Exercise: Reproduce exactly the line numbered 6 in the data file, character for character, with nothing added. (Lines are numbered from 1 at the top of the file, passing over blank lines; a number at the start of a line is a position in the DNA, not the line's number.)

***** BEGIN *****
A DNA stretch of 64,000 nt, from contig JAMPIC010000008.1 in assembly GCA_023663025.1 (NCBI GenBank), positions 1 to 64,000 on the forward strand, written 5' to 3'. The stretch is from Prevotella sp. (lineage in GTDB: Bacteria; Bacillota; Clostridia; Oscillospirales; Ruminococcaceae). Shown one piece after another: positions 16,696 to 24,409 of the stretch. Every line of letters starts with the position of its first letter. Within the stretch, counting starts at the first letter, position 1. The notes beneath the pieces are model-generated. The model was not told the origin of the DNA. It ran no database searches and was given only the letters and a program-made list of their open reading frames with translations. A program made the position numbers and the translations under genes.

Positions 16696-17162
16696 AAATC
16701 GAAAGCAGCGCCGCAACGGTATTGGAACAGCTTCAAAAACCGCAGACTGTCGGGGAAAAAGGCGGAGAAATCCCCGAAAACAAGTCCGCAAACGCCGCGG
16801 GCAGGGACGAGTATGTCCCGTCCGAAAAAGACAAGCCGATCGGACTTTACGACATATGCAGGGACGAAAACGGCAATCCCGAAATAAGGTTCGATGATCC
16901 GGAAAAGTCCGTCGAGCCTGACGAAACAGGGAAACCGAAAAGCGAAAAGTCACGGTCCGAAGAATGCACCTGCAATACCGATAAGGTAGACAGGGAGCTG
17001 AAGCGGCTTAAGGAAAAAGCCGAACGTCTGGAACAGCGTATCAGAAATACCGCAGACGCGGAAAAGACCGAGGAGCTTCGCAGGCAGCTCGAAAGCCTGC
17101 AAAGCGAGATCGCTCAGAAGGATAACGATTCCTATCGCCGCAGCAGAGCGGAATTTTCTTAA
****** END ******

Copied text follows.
16901 GGAAAAGTCCGTCGAGCCTGACGAAACAGGGAAACCGAAAAGCGAAAAGTCACGGTCCGAAGAATGCACCTGCAATACCGATAAGGTAGACAGGGAGCTG